Every once in a while the author Stina Leicht will post the latest in a series of bloggos about the danger our society is in of being destroyed by the libertarian non-ethic. She focuses particularly on the lives of creatives.
I’ve restrained myself from commenting in support of these posts because I can’t face the depression. To respond properly I need to go to a very dark place, but a place I essentially live on the rim of.
Today it hit me after reading her latest The Center Does Not Hold that creatives can’t fight back because advertising has been the de-facto revenue stream for popular publications for almost two hundred years. This is especially true for journalists but it holds for everyone who rides the interface between the writing life, a living, and the day-to-day consumption of media by the general public.
Even here on my own blog: I was too cheap to upgrade to an advertising-free site so if you came here by a direct link you will see ads at the bottom. Sorry. I don’t get anything from the ads beyond the pleasure of resisting the shove to upgrade. WordPress doesn’t get anything either, to be honest, because no one reads this. Mostly it creates a spam queue full of automatically generated comments trying to lure me onto the SEO bandwagon. For the record, a worldwide purge of online griefers of the con-artist kind is a genocide I could get behind. Barbed-wire garrotes, gibbets, flaming truck tires, the whole bit. The hellscape I wish to rule over is decorated with the broken remains of human insectoids culled from strip mall back offices in the lands of Flora and Russ.
Moving on, the rise of robust adblocking extensions, DVR, commercial-free cable TV and Netflix-style subscriptions are changing the world of advertising. Until twenty years ago ad-revenue was a cash cow for the media companies at the top of the heap. Deregulation allowed conglomerates to buy captive markets. This allowed them to cut costs by cutting coverage and quality without losing many consumers. Deregulation increased their leverage over advertisers too, raising their rates. It was the classic rentier ecosystem made more obnoxious by the conglomerates’ ability to keep the public from viewing exposés about their scam. Political support for maintaining the status quo was a trivial expense.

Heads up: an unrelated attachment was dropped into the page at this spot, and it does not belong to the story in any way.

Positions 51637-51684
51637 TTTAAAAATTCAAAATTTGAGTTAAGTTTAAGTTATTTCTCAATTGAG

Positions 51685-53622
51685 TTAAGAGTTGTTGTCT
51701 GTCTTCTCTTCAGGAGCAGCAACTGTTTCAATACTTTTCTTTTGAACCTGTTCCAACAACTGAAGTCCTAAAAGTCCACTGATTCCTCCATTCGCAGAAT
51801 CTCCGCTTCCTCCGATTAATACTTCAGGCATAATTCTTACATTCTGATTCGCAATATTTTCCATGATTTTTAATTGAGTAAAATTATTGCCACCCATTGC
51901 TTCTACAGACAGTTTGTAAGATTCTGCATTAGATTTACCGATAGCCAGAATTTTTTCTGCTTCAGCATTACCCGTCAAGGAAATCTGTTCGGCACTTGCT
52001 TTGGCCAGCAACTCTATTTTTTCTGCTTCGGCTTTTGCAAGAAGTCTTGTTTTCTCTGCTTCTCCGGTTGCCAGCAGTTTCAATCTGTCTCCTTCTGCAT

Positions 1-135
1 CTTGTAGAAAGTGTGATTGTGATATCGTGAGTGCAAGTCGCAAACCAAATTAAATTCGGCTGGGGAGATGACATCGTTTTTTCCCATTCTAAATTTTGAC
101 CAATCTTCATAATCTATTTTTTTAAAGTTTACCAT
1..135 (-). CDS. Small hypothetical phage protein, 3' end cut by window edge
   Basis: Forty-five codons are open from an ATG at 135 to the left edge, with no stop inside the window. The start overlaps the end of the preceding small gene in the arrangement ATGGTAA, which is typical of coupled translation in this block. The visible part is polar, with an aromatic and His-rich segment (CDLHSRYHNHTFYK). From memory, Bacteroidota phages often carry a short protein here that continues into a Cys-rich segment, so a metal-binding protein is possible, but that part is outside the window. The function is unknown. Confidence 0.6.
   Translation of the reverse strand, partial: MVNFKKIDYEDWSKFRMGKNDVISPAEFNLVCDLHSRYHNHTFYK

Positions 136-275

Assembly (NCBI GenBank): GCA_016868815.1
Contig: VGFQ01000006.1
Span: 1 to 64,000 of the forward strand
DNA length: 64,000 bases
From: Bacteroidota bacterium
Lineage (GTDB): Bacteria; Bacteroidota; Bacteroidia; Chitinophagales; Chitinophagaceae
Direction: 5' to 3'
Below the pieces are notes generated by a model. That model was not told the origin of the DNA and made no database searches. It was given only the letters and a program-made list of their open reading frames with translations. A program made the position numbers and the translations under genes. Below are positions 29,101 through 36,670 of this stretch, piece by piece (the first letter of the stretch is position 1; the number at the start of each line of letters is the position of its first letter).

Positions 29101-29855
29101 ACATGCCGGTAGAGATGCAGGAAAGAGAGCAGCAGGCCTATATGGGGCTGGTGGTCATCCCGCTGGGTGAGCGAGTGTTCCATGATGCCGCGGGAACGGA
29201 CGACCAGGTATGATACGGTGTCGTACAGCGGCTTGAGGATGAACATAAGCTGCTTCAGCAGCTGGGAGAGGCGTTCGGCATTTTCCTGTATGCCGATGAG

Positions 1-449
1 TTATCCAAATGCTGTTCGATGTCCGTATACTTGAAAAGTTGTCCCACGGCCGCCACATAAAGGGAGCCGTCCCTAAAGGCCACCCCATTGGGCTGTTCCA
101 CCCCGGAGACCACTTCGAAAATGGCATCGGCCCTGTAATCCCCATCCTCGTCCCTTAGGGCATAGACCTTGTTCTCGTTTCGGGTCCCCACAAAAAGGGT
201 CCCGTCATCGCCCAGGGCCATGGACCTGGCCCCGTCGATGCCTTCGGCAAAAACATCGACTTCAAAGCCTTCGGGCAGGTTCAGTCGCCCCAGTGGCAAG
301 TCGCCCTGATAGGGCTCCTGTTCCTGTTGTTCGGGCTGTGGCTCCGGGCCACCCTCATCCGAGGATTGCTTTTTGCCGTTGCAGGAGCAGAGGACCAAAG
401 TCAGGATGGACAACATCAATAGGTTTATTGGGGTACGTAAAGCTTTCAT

So in the early 90s Big Media had a license to print cash on newsprint and twiddle their bank balances using the broadcast spectrum. But since the rise of the Internet, no more! I for one welcome our adblocking and DVRing
overlords underdogs. And the Youtube subscription channels? Bring it. At least that’s the theory.
Why am I more optimistic about the future for creatives? Because making production and distribution vastly cheaper levels the playing field between the subscription-for-quality-content model and the quick-n-dirty-content-as-a-vector-for-shoveling-shitty-ads. The greater demand for quality content (knock on wood) means that power will shift back toward creatives and their abilities.
There’s some distance to go yet and that distance will be paved with the coming rise of local ad-free subscription journalism in both dead tree and online forms. That’s a different topic for another post, though. Right now the paving doesn’t exist but I’m fiddling with blueprints and wandering around in the weeds with a machete, an armload of stakes and a spraycan of orange paint.